Lainie McGuire and John Marchbanks are minor characters in Living It Down, and meet briefly at the end. Now, in Living It Up, which takes place in 1991, Lainie is ready for a change in direction, with Polly Burke as her business partner at Sophie's Place, Polly's aunt's beautiful old home. Lainie and John, Winston’s law partner, meet when he draws up incorporation papers for the business. John and Lainie are two never-marrieds approaching 40, and are both at peace, madly active in the church, happy with their single lives. When they fall in love, their worlds are turned upside down. He’s an LDS convert of 20 years, oldest son in a big Catholic family, and his parents still don’t approve of his conversion. In many ways, John and Lainie are opposites. He’s a talented artist, acts in community theater, plays the piano, teaches Primary and has a small beach house on the Oregon Coast. He’s devoted to his law practice. She’s from Cedar City, Utah, a dedicated people person, works with the Single Adults in her ward, and does a lot of volunteer work in the community. John lives in a Quail Valley condo on the east bench of Provo, and Lainie lives in a house on the west side near Utah Lake. She is a breast cancer survivor who appreciates every day, even a bad one. John and Lainie are compatible, have a mutual attraction, and just as John is ready to acknowledge that he loves Lainie, he is diagnosed with malignant melanoma, and the world is upside down again. What they learn about themselves and each other through his treatment and recovery, given their cancer statistics, helps them work out the necessary compromises for a future together. Ultimately, it’s all about life. In this book, we also find out what happened to Polly and Winston after they reconciled, and we follow through with the teenagers. There's another parallel/contrasting subplot with Angela and Kyle that has been WAAAY fun to write. These two people really burst into life, and if I ever write another book in this series, it would be about them. But I'm not planning on it right now.

Wednesday, October 15, 2008

an excerpt from 'Living It Down'

In the second novel in my trilogy, Living It Up, the main idea is that life can be so rich and sweet and wonderful, and there's no sense putting it off until a more convenient time. Lainie McGuire and John Marchbanks are minor characters in Living It Down, and meet briefly at the end. Now, in Living It Up, which takes place in 1991, Lainie is ready for a change in direction, with Polly Burke as her business partner at Sophie's Place, Polly's aunt's beautiful old home. Lainie and John, Winston’s law partner, meet when he draws up incorporation papers for the business. John and Lainie are two never-marrieds approaching 40, and are both at peace, madly active in the church, happy with their single lives. When they fall in love, their worlds are turned upside down. He’s an LDS convert of 20 years, oldest son in a big Catholic family, and his parents still don’t approve of his conversion. In many ways, John and Lainie are opposites. He’s a talented artist, acts in community theater, plays the piano, teaches Primary and has a small beach house on the Oregon Coast. He’s devoted to his law practice. She’s from Cedar City, Utah, a dedicated people person, works with the Single Adults in her ward, and does a lot of volunteer work in the community. John lives in a Quail Valley condo on the east bench of Provo, and Lainie lives in a house on the west side near Utah Lake. She is a breast cancer survivor who appreciates every day, even a bad one. John and Lainie are compatible, have a mutual attraction, and just as John is ready to acknowledge that he loves Lainie, he is diagnosed with malignant melanoma, and the world is upside down again. What they learn about themselves and each other through his treatment and recovery, given their cancer statistics, helps them work out the necessary compromises for a future together. Ultimately, it’s all about life. There are some other subplots, too, that contrast and parallel the John/Lainie story. We find out what happened to Polly and Winston after they reconciled, and follow through with the teenagers.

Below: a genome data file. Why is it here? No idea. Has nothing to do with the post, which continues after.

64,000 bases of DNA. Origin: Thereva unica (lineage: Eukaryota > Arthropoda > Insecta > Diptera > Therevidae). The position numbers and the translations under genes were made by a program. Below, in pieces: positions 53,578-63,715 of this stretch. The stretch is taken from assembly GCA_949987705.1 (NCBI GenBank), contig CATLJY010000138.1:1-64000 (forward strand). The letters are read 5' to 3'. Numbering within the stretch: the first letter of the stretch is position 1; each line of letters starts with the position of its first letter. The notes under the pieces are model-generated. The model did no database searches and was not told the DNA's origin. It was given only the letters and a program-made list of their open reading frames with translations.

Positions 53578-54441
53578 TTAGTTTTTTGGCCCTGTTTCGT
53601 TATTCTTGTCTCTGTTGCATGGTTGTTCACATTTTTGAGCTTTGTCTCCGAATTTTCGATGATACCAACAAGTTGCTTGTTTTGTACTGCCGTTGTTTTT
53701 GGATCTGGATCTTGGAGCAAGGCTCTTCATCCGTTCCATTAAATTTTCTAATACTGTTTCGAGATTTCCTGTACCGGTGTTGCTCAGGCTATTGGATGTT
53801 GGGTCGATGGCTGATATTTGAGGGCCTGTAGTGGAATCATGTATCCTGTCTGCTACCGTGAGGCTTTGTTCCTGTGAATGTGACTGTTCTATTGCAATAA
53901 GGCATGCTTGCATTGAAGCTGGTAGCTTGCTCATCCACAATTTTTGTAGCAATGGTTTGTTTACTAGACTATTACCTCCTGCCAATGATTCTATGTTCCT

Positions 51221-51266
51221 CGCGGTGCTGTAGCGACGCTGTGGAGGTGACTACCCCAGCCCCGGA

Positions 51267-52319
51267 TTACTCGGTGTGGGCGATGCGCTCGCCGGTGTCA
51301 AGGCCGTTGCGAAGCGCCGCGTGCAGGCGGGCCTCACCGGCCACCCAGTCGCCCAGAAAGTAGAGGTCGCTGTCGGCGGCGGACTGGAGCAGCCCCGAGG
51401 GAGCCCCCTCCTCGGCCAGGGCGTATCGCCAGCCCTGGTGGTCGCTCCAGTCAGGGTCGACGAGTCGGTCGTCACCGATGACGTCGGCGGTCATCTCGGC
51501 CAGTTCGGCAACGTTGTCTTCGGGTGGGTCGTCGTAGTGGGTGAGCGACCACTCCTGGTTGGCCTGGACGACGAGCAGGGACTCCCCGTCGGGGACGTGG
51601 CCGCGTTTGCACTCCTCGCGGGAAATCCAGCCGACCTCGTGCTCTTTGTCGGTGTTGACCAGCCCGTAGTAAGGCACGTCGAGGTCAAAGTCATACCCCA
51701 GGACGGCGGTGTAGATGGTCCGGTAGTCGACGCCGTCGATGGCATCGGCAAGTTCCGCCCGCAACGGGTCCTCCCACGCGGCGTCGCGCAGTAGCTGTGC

Monday, October 13, 2008

An Out-of-Mind Experience

Since retiring this spring and submitting novels to a publisher I've learned a lot about myself and my limitations emotionally and intellectually. If you like action novels you'll have to go somewhere else because mine are about people and relationships and the action mostly takes place inside the characters' hearts and minds. I decided early on that I respect my readers' intelligence enough not to talk down to them. Reading my books will be an emotional AND cerebral experience.